Hyperbolic Sharpton 'Dialed Back' by Liberal Guests on 'Devastating' Affirmative Action Ruling

After an incensed Al Sharpton led his PoliticsNation show on Tuesday portraying the day's Supreme Court ruling on affirmative action as a "devastating blow" and a "dangerous precedent," both of his liberal guests made a point of disagreeing with his over the top language.

The MSNBC host began the show:

Tonight's lead, a devastating blow for equal opportunity. Today, the Supreme Court upheld Michigan's ban on affirmative action at public colleges. The 6-2 decision sets a dangerous precedent on protecting minorities, and it has wide-reaching implications for race in America.

After quoting from Justice Anthony Kennedy's majority opinion and Justice Sonia Sotomayor's dissent, Sharpton ominously asked:

If race can be voted out as a factor in education, what's next?

One might similarly ask: If a guy who has a history of inspiring deadly riots by stoking racism can get his own show on MSNBC, what's next?

Sharpton's first guest, NAACP legal counsel Sherrilyn Ifill, immediately moved to counter the far left MSNBC host as she began:

Well, obviously I'm disappointed in today's decision -- not entirely surprised, but disappointed. I do want to dial back the predictions, you know, of devastation because it's very important that we recognize what did not happen today, as well as what did happen today. What did not happen today is that the Supreme Court left untouched its decision from 2003 in the Grutter case, meaning that affirmative action is still alive and well.

When George Washington University Professor Jeffrey Rosen got his turn, he similarly began:

But I do agree with Sherrilyn the decision is neither a surprise, nor does it really change the legal status quo. As she said, it does not revisit the legal decisions that say that affirmative action is permitted. However, it does hold that affirmative action is not constitutionally required.

Below is a transcript of the relevant portion of the Tuesday, April 22, PoliticsNation on MSNBC:

AL SHARPTON: Tonight's lead, a devastating blow for equal opportunity. Today, the Supreme Court upheld Michigan's ban on affirmative action at public colleges. The 6-2 decision sets a dangerous precedent on protecting minorities, and it has wide reaching implications for race in America.

The court ruled that Michigan did not violate the Constitution when its voters banned affirmative action back in 2006. Judge Anthony Kennedy wrote for the majority, saying, quote, "This case is not about how the debate about racial preferences should be resolved. It is about who may resolve it."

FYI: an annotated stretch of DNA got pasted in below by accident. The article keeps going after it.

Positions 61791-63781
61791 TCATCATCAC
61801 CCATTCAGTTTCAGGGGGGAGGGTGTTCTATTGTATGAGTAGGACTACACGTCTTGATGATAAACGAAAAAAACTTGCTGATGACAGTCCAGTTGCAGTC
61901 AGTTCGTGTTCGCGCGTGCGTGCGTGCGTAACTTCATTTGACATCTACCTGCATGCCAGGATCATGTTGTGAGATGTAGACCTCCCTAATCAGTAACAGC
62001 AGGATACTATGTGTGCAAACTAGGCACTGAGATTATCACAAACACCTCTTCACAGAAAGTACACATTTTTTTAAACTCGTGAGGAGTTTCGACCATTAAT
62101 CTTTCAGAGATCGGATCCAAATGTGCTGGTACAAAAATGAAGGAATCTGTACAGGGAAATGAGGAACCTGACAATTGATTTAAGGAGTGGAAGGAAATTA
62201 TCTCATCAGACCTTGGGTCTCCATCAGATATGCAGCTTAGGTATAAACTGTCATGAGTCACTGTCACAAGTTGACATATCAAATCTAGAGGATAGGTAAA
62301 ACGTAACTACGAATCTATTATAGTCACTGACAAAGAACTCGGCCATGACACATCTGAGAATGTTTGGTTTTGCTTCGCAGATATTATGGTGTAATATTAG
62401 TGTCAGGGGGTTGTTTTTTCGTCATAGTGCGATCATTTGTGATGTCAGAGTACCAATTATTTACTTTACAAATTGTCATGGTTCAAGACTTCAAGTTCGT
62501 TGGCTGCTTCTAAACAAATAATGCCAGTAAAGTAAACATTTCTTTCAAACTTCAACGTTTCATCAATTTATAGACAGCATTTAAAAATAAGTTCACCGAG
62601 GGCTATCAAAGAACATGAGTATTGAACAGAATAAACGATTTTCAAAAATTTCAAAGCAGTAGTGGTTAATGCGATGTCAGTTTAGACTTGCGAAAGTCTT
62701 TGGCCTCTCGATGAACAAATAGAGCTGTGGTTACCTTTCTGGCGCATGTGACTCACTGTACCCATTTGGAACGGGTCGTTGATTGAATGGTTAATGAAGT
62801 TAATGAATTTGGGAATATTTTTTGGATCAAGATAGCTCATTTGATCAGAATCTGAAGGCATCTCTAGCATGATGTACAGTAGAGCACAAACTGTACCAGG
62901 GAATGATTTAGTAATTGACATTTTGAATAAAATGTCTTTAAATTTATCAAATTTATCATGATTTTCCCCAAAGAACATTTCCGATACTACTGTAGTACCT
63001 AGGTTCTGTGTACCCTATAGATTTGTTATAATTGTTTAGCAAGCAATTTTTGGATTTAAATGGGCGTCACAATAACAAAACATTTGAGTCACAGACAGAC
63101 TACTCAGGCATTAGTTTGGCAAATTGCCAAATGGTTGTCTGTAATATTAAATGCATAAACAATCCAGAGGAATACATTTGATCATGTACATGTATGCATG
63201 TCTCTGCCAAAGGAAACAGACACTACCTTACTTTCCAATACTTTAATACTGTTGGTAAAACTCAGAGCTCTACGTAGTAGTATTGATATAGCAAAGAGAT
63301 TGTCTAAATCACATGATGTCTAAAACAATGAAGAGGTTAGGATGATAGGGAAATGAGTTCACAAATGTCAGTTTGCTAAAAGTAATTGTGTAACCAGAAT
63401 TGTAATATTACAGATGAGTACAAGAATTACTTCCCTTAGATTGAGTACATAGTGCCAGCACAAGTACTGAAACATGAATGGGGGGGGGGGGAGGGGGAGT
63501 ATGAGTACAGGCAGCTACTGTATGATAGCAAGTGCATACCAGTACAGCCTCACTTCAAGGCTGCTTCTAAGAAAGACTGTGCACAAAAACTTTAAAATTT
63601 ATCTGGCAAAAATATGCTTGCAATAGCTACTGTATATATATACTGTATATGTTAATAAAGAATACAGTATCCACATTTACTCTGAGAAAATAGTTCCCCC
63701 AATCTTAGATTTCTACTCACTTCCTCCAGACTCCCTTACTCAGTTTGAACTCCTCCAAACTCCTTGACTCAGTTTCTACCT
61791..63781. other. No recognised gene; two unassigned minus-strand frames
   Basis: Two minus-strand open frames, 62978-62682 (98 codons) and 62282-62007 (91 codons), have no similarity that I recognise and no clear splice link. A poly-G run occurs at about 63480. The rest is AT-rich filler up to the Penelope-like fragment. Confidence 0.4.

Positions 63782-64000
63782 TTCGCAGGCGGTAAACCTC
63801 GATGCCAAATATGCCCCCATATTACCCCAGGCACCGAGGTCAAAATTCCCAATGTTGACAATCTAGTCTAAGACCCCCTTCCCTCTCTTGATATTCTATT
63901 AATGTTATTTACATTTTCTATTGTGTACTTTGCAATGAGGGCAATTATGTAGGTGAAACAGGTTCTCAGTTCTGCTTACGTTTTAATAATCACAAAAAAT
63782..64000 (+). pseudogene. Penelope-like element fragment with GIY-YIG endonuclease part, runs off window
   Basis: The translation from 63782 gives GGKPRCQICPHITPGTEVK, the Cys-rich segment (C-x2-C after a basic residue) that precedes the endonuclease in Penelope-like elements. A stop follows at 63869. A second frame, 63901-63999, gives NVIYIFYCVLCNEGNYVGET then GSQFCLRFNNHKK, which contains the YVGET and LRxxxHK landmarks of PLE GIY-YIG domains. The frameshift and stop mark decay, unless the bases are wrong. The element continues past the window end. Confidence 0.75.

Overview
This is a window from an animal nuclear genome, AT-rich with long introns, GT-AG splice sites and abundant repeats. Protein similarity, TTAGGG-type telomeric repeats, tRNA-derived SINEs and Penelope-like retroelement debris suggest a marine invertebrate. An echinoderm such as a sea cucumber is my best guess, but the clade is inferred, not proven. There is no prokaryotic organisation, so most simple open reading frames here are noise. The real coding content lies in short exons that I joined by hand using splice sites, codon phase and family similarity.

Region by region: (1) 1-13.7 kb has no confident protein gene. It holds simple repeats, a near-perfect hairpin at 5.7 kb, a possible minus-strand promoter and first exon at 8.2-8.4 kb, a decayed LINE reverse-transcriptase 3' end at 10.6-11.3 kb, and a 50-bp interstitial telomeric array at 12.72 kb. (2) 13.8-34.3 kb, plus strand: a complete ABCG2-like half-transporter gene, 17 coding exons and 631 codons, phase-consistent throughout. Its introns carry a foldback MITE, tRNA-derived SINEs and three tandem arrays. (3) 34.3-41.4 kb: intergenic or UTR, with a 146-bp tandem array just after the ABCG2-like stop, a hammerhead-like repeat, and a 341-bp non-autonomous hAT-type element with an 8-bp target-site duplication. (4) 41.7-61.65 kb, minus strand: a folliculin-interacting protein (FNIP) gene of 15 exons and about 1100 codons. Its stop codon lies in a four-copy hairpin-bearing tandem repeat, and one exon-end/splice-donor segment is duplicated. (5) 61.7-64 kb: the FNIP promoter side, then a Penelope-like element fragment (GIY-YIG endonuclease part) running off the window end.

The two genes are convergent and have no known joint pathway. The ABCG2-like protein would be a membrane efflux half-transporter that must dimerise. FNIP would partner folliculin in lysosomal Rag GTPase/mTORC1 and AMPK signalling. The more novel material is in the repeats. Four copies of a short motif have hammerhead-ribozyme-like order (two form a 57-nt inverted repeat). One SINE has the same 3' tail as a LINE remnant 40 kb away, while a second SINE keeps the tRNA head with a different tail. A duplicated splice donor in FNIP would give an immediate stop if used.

But Justice Sonia Sotomayor wrote a blistering dissent...

(...)

At the University of Michigan, we are already seeing the consequences as black enrollment has fallen. And Michigan isn't alone.  Eight states now have bans on affirmative action in higher education. Today's decision clears the way for many more to join them. It rips open disturbing questions about diversity and opportunity in America. If race can be voted out as a factor in education, what's next?

(...)

You've helped lead this fight for diversity in higher education. What's your reaction to today's ruling?

SHERRILYN IFILL, NAACP LEGAL DEFENSE AND EDUCATIONAL FUND: Well, obviously I'm disappointed in today's decision -- not entirely surprised, but disappointed. I do want to dial back the predictions, you know, of devastation because it's very important that we recognize what did not happen today, as well as what did happen today. What did not happen today is that the Supreme Court left untouched its decision from 2003 in the Grutter case, meaning that affirmative action is still alive and well.

What the Supreme Court did do today was it did say that it is constitutional for a state, as in the case of Michigan, to essentially alter the political process, to require those who are seeking to ensure that there is opportunity and access and inclusion of racial minorities, of ethnic minorities, of national origin minorities at the University of Michigan to essentially if they want to influence that process and have race or any of those factors be considered, they would have to actually amend the Constitution to overcome this referendum.

(...)

PROF. JEFFREY ROSEN, GEORGE WASHINGTON UNIVERSITY: But I do agree with Sherrilyn the decision is neither a surprise, nor does it really change the legal status quo. As she said, it does not revisit the legal decisions that say that affirmative action is permitted. However, it does hold that affirmative action is not constitutionally required.